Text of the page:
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August is Hell

September 1, 2011

Rayburn House Office Building is the ideal place to start a Capitol Hill tour. The security line is no longer than Cannon or Longworth, but this is where most House Committee hearings take place. When you walk into the East entrance, you are surrounded by black stone with names etched into the walls in gold. Thus far, there are 6,228 of them.

Each of the names represents a fallen soldier from Operation Enduring Freedom or Operation Iraqi Freedom. I used to ask students as we waited in line, why would such a memorial be placed here? Right around the corner, to the right, is the House Armed Services Committee.

Last month was hard on our military. Troops in Afghanistan saw the highest casualties in over a year. In one tragic day, we lost 30 Navy SEALS, seven Afghans, and an Interpreter.

It is a common refrain in the District that “August is Hell.” The original August recess was born from necessity, the first Congressmen faced hundred and teen degree days, ungodly humidity, and no way to cool the marble halls. I used to tell students to imagine sitting there without air conditioning wearing wool pants, socks, an undershirt, heavy coat, and fashionable wig. Knowing women keep not only a pair of heels in their desks, but also their jackets and a spare blouse. I used to get “She must be an intern,” looks on the metro from tourists when I stepped on wearing a thin tank top and my sorority flip-flops, that is until the car was packed with other scantily clad ladies getting off at Cap South.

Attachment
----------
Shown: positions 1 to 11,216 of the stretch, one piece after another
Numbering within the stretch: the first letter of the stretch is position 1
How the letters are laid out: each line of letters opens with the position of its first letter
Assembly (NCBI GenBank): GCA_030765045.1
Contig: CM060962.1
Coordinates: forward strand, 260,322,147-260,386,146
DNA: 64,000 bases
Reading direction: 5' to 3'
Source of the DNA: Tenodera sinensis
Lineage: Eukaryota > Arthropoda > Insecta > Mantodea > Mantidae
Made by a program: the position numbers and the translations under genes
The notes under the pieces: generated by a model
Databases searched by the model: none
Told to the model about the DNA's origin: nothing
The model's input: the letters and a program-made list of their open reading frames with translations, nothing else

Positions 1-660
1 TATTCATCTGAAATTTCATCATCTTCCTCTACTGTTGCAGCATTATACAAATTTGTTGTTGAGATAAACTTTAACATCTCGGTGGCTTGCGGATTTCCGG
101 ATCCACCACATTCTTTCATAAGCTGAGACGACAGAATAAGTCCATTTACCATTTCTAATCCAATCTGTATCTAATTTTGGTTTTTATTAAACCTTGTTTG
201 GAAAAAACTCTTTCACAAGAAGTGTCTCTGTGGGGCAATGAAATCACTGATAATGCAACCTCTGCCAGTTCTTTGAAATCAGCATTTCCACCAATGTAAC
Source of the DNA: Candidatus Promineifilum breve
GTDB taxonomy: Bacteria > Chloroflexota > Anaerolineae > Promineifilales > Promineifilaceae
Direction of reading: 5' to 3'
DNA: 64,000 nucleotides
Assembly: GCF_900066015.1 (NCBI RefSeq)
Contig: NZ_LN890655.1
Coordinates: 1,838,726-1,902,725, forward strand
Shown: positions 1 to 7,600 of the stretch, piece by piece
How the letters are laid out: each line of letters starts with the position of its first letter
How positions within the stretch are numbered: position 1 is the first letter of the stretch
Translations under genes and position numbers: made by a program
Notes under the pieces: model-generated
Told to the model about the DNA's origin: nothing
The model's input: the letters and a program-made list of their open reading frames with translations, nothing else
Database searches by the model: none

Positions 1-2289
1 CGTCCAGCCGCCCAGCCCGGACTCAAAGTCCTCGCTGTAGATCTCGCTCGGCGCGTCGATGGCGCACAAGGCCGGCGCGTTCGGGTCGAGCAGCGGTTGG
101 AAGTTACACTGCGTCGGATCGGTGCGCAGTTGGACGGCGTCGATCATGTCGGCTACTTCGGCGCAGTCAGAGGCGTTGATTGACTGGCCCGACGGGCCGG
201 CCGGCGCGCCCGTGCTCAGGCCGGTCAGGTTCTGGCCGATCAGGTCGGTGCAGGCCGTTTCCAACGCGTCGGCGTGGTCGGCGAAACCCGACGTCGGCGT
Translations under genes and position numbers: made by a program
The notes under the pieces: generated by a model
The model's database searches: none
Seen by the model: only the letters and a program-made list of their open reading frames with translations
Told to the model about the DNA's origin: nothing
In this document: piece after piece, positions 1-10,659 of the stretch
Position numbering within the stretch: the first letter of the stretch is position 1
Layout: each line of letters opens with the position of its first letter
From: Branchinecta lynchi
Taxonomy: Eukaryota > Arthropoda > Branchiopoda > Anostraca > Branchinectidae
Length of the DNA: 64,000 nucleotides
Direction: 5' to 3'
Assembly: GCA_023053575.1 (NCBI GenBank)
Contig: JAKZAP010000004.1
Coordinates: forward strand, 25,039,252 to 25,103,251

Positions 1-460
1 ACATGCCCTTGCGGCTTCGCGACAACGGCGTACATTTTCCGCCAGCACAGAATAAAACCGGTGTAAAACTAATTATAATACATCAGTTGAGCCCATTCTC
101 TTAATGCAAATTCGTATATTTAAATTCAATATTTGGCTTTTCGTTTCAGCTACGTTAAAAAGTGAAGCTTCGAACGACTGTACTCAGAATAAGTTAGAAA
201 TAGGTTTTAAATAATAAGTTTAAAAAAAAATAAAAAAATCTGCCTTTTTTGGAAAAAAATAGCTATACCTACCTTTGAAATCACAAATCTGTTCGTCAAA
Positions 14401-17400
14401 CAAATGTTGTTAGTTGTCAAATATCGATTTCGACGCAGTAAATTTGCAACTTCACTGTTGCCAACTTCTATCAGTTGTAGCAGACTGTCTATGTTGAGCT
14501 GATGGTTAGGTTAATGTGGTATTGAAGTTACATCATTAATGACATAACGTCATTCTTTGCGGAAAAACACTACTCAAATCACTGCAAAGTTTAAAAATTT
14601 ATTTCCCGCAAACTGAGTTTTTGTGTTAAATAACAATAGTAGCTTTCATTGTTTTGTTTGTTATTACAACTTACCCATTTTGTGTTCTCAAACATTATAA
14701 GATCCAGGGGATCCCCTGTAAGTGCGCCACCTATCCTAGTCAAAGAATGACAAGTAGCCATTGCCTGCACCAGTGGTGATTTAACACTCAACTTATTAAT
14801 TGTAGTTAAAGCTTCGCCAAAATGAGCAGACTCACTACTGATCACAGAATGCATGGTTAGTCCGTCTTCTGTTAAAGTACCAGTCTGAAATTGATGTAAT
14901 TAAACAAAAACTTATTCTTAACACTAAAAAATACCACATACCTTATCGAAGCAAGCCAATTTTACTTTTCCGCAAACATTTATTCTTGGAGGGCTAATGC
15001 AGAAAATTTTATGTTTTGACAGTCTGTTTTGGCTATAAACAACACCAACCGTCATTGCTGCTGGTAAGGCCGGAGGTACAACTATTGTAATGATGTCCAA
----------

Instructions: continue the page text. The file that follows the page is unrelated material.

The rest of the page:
But you can’t compare this heat with that in the Afghani desert.

When Delta got the orders for this deployment, he didn’t tell me where he’d be going. It’s pointless, he said, you’re going to call everyone you know who’s been there in the last few years and by the time I get there everything will have changed. Well, he was half right.

In Iraq, August was the first month with no American casualties. Zero. None.

I want to celebrate this, I want to be filled with thanks and optimism, I want to believe that the surge removal will go as planned. But instead I am filled with guilt and fear.

One Comment leave one →
  1. September 2, 2011 11:28 pm

    I think it’ll be awhile before that fear leaves any of us who are affected so directly 😦 Thanks for linking up.

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